Sleep, Big Bear, Sleep!

Sleep, Big Bear, Sleep!

by Maureen Wright, Will Hillenbrand
     
 

It’s time for Big Bear to hibernate, so Old Man Winter keeps telling him: “Sleep, Big Bear, sleep.” But Big Bear doesn’t hear very well. He thinks Old Man Winter has told him to drive a jeep, to sweep, and to leap. Big Bear just can’t seem to hear what Old Man Winter is saying. Finally, Old Man Winter finds a noisy way to get Big

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Overview

It’s time for Big Bear to hibernate, so Old Man Winter keeps telling him: “Sleep, Big Bear, sleep.” But Big Bear doesn’t hear very well. He thinks Old Man Winter has told him to drive a jeep, to sweep, and to leap. Big Bear just can’t seem to hear what Old Man Winter is saying. Finally, Old Man Winter finds a noisy way to get Big Bear’s attention. Cozy illustrations rendered in pencil and mixed media by Will Hillenbrand bring this bedtime story to a fitting conclusion.

Editorial Reviews

Publishers Weekly
04/27/2015
Something's lost in translation—to funny effect—in this picture book about a hard-of-hearing bear's bungled preparations for a long winter's nap. As autumn rolls along, Old Man Winter, a whiskery face in the clouds, warns his friend, Big Bear, of the approaching cold weather. But Big Bear can't quite make out Old Man Winter's recurring suggestion—"Sleep, Big Bear, sleep"—and instead hears all manner of like-sounding phrases such as "Drive a jeep, Big Bear, drive a jeep," or "Climb a mountain steep, Big Bear, steep." Each misguided effort leaves Big Bear more and more tired, until Old Man Winter finally makes himself heard. First-time author Wright creates an appealing blend of silliness and read-aloud exuberance in her rhyming text. Hillenbrand's (Louie!) brown bear, accompanied by an energetic rabbit sidekick, has a friendly, expressive face and attacks his tasks with verve, despite his growing exhaustion. The rolling countryside, glowing in seasonal moonlight, or dotted with fine white snowflakes and crisp evergreens against a wintry gray sky, will have readers longing for a cup of hot cocoa. Ages 4—8. (Sept.)
Children's Literature - Mary Hynes-Berry
Maureen Wright's first offering for young children does a wonderful job of playing with language as Big Bear, who "didn't hear very well" keeps misunderstanding Old Man Winter's whispered admonition "Sleep, Big Bear, Sleep." Preschooler's will be delighted as sleepy bear drives a jeep, sweeps, leaps, dives deep, and climbs up steep until Old Man's yelling allows him gratefully to head for his winter hibernation. The text is highly patterned and melodic. The text is complemented by Hillenbrand's use of a late autumn palette to depict the valleys and mountains where Bear lives. The illustrations offer plenty of detail for a preschooler in Mama's lap or listening to a classroom read-aloud to explore. Not only can this book be used to develop phonemic awareness, it could be used to do a comparison/contrast activity with the popular "Bear Snores On" series done by the team of Karma Wilson and Jane Chapman. Reviewer: Mary Hynes-Berry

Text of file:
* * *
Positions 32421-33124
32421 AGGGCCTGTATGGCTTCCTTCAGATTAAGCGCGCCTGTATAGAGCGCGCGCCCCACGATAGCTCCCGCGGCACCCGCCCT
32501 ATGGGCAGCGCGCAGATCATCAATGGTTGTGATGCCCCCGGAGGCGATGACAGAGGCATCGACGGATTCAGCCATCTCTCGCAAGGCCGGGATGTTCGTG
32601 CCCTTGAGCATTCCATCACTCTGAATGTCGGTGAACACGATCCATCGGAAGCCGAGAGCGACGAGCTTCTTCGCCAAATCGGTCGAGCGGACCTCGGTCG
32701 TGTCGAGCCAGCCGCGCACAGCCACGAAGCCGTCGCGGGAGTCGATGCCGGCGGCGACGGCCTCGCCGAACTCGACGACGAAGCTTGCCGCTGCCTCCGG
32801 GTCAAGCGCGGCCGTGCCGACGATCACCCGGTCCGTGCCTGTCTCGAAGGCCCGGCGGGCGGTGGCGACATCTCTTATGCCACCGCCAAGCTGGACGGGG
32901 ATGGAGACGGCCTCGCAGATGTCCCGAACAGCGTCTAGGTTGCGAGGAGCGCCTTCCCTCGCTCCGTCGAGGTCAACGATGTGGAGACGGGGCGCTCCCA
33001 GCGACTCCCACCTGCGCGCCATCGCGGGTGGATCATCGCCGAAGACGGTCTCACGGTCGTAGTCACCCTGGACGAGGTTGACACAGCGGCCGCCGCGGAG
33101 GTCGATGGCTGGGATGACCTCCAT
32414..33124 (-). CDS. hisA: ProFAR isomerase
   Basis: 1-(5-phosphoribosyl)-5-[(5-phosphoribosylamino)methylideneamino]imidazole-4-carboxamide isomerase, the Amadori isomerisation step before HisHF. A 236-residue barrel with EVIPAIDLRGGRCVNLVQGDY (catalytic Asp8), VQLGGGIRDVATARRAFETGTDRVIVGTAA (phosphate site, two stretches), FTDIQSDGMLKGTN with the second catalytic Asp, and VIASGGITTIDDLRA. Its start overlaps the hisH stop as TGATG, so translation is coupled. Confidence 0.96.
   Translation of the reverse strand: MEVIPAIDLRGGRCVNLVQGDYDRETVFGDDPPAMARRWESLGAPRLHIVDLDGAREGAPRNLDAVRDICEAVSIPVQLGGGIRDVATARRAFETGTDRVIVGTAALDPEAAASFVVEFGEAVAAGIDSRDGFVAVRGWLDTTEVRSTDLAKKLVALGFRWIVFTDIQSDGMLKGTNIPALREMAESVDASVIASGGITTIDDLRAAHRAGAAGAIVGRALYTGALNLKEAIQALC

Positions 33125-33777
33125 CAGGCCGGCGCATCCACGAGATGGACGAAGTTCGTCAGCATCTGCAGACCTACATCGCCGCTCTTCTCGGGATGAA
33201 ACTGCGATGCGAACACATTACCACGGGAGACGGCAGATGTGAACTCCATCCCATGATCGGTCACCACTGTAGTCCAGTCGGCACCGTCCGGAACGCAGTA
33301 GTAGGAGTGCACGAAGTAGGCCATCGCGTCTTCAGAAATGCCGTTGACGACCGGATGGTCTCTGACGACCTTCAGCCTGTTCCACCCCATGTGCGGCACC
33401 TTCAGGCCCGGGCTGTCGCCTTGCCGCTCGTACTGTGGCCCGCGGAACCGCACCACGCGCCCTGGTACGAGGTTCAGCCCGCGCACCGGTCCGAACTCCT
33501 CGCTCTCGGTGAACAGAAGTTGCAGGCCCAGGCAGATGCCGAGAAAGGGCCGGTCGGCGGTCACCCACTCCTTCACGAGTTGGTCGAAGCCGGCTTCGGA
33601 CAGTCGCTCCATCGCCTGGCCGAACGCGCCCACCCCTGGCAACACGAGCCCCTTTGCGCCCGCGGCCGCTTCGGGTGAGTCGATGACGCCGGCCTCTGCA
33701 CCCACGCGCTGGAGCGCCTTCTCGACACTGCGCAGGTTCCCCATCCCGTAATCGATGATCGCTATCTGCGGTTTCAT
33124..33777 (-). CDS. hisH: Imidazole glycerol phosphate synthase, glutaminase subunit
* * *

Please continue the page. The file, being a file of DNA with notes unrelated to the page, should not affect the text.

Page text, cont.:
School Library Journal
PreS-Gr 1—It is getting cold and time for hibernation, so Old Man Winter says, "'Sleep, Big Bear, sleep.'/But Big Bear didn't hear very well…." Instead he mishears Old Man Winter and, in attempting to follow his directions, drives a jeep, sweeps a house, climbs a steep mountain, etc. Ultimately, Old Man Winter yells loudly enough for Big Bear to understand him, and the bear heads off to his den for a much-deserved rest. The text moves at a steady clip, and the refrain will encourage child participation. The fact that "sleep" seems unlikely to be mistaken for "climb a mountain steep" or "drive a jeep" probably won't bother the intended audience. The story reads aloud well, and the limited text and oversize illustrations will be effective in storytime. The artwork is the real star here, though. Hillenbrand imbues his characters with motion and personality; their growing exhaustion is evident in their drooping eyes, ears, and body, and their startled expressions when Old Man Winter yells could not be clearer. An above-average addition for libraries looking for more bear, hibernation, or winter stories to freshen up interactive storytimes.—Amy Lilien-Harper, The Ferguson Library, Stamford, CT
Kirkus Reviews
Big Bear is hard of hearing, so each time Old Man Winter tries to tell him to "Sleep, Big Bear, sleep," he hears something different, from "drive a jeep" to "leap" to "dive deep." Yawning mightily all the while, Big Bear tries to follow instructions till Old Man Winter bellows in exasperation to "GO TO BED." Hillenbrand's snowy landscape gets darker and darker as poor Big Bear does as he's told, accompanied by a brown hare. Perspectives and even orientations vary to keep the visual interest high even as the repetitive tale makes its way through goof after goof. Wright's text makes for a terrific read-aloud, with couplets and triplets lining up easily on the tongue and a catchy refrain kids will join in on. Bear-gets-ready-for-winter books abound, but this one's worth adding to any collection. (Picture book. 3-8)

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Product Details

ISBN-13:
9780761455608
Publisher:
Amazon Childrens Publishing
Publication date:
09/01/2009
Pages:
32
Sales rank:
554,821
Product dimensions:
10.20(w) x 11.10(h) x 0.50(d)
Lexile:
AD790L (what's this?)
Age Range:
4 - 8 Years

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